I want to learn not just about the way you do things or what your model for ministry is, but who you really are. I want to know what you think and how you interact with the world. I want to know why you do things the way you do and I want you to share the wisdom behind it with me. I want to learn what your lifetime of experience has taught you and see how your years of following Christ have transformed you.
            I praise God that you are the leaders of today’s church. While I may not understand everything you do, I recognize your wisdom and am thankful for your leadership. Please remember that tomorrow, my generation will be leading. What you teach us is what we will know, and what you model for us is what we will, to an extent, imitate. We need you to engage with us, to show us, to love us, and to pour into us. As the future leaders of the church, to a large extent we determine what direction we’ll take. But, in a sense, so do you. So invest in us – it’s not just our future, it’s the future of the Church.
            I will ask a million questions. If my endless questions become tiresome please tell me, but I am on a quest to learn more and each conversation I have with you is an opportunity to do just that. I want to know what you think because I’m trying to figure out how I’m going to think. I want to know your opinion because I’m shaping mine. I want to know how you pursue Christ because I am just learning how.
            Under your guidance and supervision, I want to try everything. I’m still trying to figure out where my gifts are best utilized and how I can serve the church. Sometimes I need to try things before I know. If I’m setting myself up for failure, please tell me. Most of the time I’ll listen, but if I don’t you have my full permission to say, ‘I told you so.’ If you see something I’d be good at, ask me to help. If I don’t think I’ll succeed I may hesitate, but I trust your judgment and am willing to try.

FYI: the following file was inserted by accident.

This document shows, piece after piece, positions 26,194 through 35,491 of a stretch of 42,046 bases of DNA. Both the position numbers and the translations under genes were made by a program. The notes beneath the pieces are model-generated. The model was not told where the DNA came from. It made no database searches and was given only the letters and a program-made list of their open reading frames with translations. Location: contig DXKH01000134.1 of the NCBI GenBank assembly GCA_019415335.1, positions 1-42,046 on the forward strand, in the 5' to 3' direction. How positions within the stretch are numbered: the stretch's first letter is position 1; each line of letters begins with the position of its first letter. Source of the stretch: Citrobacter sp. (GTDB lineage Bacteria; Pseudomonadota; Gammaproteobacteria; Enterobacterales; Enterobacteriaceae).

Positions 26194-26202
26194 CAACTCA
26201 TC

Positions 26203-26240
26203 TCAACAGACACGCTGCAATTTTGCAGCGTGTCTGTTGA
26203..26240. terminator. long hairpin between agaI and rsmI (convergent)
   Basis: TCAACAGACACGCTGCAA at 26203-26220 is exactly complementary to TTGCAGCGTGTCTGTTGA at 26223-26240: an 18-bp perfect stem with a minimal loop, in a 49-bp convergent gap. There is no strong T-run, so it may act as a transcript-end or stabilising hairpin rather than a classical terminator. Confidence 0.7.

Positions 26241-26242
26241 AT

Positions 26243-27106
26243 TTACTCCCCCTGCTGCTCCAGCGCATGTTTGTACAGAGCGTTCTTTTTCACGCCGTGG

I am interested in what you are doing and I want to help. I still have so much to learn, but being involved in the ministries you have a passion for can help me do that. As I discover my limits, develop my various gifts, and learn how to accomplish things with skill and grace, I want to be involved with what you are doing. Invite me to your Bible study; let me serve with you at a weekend event; ask me to help you with prep work. I want to experience every part of what you do in ministry so that I am well-equipped in the future.
            Sometimes, I have no idea what I’m doing right. Just as I know you welcome my encouragement, I need yours too. Often I’m the last person to recognize that I have a good idea or that a certain area of ministry is a great fit for me. I may not know that I did something helpful or said something constructive. Just as often, I may not realize that one of my ideas is really dumb or that the way I carried out a task was extremely inefficient. So I also welcome your instruction. If there’s an easier, more graceful, or better way to handle something, show me. If my idea for something is stupid, don’t be afraid to tell me. It’s okay, because I know you’ve had dumb ideas too.
            Although many my age have left, remember that doesn’t mean I’m going to. I know that it’s painful to watch as youth that you have invested in walk away from the church that you love. I know it is hard to pour into students when you don’t know how long they’ll be around or if you’ll have to say good-bye to them too. But it’s also difficult for us to stay when many are hesitant and cautious to extend us a welcome.
            Most importantly, I want you to know that I desire your friendship. I want you to walk with me through life, share the things that you’ve learned, and teach me to live life with the same skill and grace that I see in you. Stop by campus sometime, let me make hot chocolate for you, and spend time just chatting with me. Have a cookie-baking afternoon with me. Text me. Tell me when your birthday is so I can send you a silly card. Give me hugs. Tell me about your kids, your in-laws, your washing machine, and your favorite music.
            Know that I pray for you just as I ask that you would pray for me. I pray that you would pursue holiness in all things, that God would give you grace and wisdom as you lead and model Christ to others, that He would make you more like Christ every day, and that you would finish well the race you’ve started.
“Now may the God of peace, who brought up from the dead our Lord Jesus – the great Shepherd of the sheep – with the blood of the everlasting covenant, equip you with all that is good to do His will, working in us what is pleasing in His sight, through Jesus Christ. Glory belongs to Him forever and ever. Amen”
 – Hebrews 13:20-21
[Soli Deo Gloria]